"If there is no God, then everything is permitted?" Moral Life in a Secular World|
REES 344Z, RELI 393Z|
Please note: Students should expect some readings and assignments to be due during winter break, prior to beginning Winter Session. Please visit the Winter Session website for the full syllabus -- http://www.wesleyan.edu/wintersession.
In Fyodor Dostoevsky's The Brothers Karamazov, Dmitri Karamazov famously poses the question of what would happen to mankind "without God and immortal life," asking whether this means that "all things are permitted." Made famous by Dostoevsky, the question of whether we can be moral without God has always haunted secularism and has consistently been the most vocal criticism of unbelief. From papal condemnations of secularism and "godless Soviets," to the contemporary consensus that belief in God is evidence of moral goodness and its absence a sign of a broken ethical barometer, the assumption has been that transcendental authority is all that stands between us and moral abyss. When the atrocities committed by "totalitarian" regimes are cited as evidence of this, it is only the most radical articulation of a broader narrative of secular modernity.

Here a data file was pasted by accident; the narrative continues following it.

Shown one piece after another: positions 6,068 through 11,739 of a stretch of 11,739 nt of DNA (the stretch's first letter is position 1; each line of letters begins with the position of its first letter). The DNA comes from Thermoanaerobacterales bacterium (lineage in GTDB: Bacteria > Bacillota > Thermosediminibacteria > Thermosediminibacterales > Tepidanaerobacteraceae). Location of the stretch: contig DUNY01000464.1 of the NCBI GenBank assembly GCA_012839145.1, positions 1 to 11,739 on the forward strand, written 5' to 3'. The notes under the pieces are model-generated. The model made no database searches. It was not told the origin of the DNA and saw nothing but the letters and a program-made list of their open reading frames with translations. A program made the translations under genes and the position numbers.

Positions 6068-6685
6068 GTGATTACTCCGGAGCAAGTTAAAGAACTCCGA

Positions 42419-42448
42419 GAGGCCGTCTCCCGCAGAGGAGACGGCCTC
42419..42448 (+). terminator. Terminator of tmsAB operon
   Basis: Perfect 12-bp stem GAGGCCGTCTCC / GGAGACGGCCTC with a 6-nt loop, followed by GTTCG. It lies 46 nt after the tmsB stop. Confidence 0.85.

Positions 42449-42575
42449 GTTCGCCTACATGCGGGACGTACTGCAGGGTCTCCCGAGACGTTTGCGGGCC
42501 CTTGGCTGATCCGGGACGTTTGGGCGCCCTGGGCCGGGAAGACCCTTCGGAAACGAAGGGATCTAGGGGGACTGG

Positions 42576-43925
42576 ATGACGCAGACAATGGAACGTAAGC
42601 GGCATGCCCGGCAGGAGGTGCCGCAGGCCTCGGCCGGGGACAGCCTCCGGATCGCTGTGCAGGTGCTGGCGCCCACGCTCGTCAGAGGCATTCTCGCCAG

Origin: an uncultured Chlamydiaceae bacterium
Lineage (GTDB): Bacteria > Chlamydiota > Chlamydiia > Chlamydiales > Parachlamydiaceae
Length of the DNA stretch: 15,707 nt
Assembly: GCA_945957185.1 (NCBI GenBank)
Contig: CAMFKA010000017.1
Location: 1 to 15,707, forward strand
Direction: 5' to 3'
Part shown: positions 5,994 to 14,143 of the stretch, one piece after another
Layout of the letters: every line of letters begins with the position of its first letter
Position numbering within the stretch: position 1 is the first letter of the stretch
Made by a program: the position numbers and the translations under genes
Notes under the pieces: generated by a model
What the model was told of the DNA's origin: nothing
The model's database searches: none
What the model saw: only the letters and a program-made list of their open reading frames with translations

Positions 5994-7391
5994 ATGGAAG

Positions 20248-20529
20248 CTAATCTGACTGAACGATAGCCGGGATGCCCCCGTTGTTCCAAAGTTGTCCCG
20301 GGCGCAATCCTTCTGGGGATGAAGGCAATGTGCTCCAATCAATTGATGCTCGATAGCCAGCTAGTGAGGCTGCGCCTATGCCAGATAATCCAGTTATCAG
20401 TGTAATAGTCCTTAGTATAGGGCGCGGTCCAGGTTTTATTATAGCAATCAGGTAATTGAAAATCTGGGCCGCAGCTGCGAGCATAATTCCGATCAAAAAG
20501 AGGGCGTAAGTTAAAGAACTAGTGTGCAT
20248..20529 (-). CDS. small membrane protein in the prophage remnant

One of modernity's master narratives is that people go from being under the care of the church to being under the care of the state, and our focus will be on historical cases where the question of secular values was explicitly engaged by the state. We will examine individual and collective articulations of morality in three prominent models of secularism: American civil religion, French la´citÚ, and Communist official atheism. What constitutes the moral foundation of a world without God? Can religion's moral and spiritual function be performed by a different kind of belief system?
||Gen Ed Area Dept:
|Course Format: Seminar||Grading Mode: Student Option|
||Fulfills a Major Requirement for: None
||Past Enrollment Probability: Not Available